Joshua Jelly-Schapiro

  • picks April 01, 2015

    “EN MAS’: Carnival and Performance Art of the Caribbean”

    This expansively ambitious show curated by Claire Tancons and Krista Thompson is based on a fresh postulate for history and an apt query for today. The exhibition proposes that carnival—that great tradition of pre-Lenten partying in public, endemic to former slave societies in the Caribbean basin—has played a crucial role in shaping modern culture everywhere. It’s not only people in Trinidad and Rio and New Orleans, these days, who build stylized lives around Fat Tuesday’s “farewell to flesh”; Caribbean-style carnivals are also New York and London’s biggest and best-attended yearly public events.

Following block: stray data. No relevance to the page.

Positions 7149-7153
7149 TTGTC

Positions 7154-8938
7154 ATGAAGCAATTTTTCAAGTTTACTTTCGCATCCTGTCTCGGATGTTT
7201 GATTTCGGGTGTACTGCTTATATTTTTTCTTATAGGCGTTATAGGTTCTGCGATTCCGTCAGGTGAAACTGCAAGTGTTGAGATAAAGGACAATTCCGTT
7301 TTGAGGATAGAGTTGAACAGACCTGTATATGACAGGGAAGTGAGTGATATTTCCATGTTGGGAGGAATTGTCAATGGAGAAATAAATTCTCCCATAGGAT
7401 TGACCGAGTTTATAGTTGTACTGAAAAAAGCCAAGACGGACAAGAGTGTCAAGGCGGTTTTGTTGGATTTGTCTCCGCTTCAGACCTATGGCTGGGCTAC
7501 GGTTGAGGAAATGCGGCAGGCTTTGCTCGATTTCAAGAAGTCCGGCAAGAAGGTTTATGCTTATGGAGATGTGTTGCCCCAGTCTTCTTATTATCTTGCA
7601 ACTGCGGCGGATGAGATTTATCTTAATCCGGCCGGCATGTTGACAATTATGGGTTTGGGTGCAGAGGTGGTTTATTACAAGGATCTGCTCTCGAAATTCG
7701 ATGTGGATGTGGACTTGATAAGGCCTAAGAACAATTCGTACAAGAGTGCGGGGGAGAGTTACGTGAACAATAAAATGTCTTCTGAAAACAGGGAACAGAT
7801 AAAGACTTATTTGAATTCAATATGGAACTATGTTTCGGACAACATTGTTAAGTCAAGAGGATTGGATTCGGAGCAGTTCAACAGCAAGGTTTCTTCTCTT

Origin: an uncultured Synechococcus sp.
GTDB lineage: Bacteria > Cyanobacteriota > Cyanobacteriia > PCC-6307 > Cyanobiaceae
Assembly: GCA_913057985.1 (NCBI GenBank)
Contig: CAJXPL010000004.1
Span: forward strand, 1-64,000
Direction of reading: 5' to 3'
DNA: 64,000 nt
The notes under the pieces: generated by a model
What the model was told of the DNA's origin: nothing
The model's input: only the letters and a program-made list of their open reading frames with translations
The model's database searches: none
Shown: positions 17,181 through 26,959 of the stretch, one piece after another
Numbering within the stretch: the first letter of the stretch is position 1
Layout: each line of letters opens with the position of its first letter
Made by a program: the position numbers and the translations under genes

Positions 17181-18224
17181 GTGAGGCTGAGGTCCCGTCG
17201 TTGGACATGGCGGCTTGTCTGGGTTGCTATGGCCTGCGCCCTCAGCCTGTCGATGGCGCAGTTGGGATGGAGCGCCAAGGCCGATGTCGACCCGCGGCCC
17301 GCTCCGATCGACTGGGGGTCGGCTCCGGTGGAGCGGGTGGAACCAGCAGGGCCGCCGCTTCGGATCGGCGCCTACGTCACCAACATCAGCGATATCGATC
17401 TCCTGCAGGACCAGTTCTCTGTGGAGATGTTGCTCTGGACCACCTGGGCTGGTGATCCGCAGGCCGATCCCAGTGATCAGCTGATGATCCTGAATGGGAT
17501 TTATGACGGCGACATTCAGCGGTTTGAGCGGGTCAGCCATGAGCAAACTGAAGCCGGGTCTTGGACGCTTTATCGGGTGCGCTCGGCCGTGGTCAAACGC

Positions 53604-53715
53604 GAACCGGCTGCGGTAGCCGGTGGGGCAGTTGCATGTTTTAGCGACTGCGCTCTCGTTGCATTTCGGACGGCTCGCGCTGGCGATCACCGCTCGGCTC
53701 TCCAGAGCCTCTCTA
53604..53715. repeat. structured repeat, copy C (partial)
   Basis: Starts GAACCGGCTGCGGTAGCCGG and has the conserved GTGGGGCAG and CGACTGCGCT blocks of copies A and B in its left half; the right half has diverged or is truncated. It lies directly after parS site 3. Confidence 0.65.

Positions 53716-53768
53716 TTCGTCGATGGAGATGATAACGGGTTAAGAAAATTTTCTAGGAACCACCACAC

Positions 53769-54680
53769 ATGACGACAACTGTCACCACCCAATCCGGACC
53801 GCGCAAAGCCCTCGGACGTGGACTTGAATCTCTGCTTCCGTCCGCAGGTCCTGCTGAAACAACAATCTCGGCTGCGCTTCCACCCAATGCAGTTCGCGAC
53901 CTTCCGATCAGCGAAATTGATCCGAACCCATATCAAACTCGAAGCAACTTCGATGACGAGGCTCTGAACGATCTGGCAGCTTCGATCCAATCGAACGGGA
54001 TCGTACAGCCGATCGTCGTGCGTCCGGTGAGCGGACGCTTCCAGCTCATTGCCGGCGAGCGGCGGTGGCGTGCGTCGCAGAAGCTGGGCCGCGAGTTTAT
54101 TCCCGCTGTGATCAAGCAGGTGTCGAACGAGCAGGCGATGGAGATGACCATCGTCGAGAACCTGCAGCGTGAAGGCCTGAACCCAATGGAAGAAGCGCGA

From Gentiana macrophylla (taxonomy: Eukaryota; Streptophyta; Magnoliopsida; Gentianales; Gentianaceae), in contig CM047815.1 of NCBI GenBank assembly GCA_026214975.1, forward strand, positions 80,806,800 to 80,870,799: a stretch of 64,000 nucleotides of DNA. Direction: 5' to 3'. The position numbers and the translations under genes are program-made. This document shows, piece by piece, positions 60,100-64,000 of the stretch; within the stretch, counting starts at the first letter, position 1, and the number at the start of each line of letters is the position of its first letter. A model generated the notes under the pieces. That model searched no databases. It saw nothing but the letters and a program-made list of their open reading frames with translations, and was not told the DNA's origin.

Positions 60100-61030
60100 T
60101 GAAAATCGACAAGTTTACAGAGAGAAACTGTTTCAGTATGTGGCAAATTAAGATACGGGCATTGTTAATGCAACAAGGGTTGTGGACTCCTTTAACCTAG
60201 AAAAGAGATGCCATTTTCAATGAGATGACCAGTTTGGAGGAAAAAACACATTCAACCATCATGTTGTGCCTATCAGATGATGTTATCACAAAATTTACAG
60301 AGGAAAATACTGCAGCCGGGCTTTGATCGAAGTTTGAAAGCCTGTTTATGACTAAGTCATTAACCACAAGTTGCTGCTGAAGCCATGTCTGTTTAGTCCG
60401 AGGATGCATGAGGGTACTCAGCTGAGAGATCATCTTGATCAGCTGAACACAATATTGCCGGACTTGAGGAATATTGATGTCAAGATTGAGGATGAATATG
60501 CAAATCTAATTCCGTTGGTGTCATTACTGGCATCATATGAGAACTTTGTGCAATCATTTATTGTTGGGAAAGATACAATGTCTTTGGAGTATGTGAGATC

• “Caribbean: Crossroads of the World”

    IN 1949, the great Cuban writer Alejo Carpentier published his novel about the Haitian Revolution, El reino de este mundo (The Kingdom of This World), describing in its preface those aspects of his hemisphere’s history that shaped its art: “The virginity of the land, our upbringing . . . the revelation constituted by its recent discovery, its fecund racial mixing.” He concluded, “After all, what is the entire history of America if not a chronicle of the marvelous real?” That query became a manifesto for a generation of South American writers. But, as one is reminded by the vast and varied visual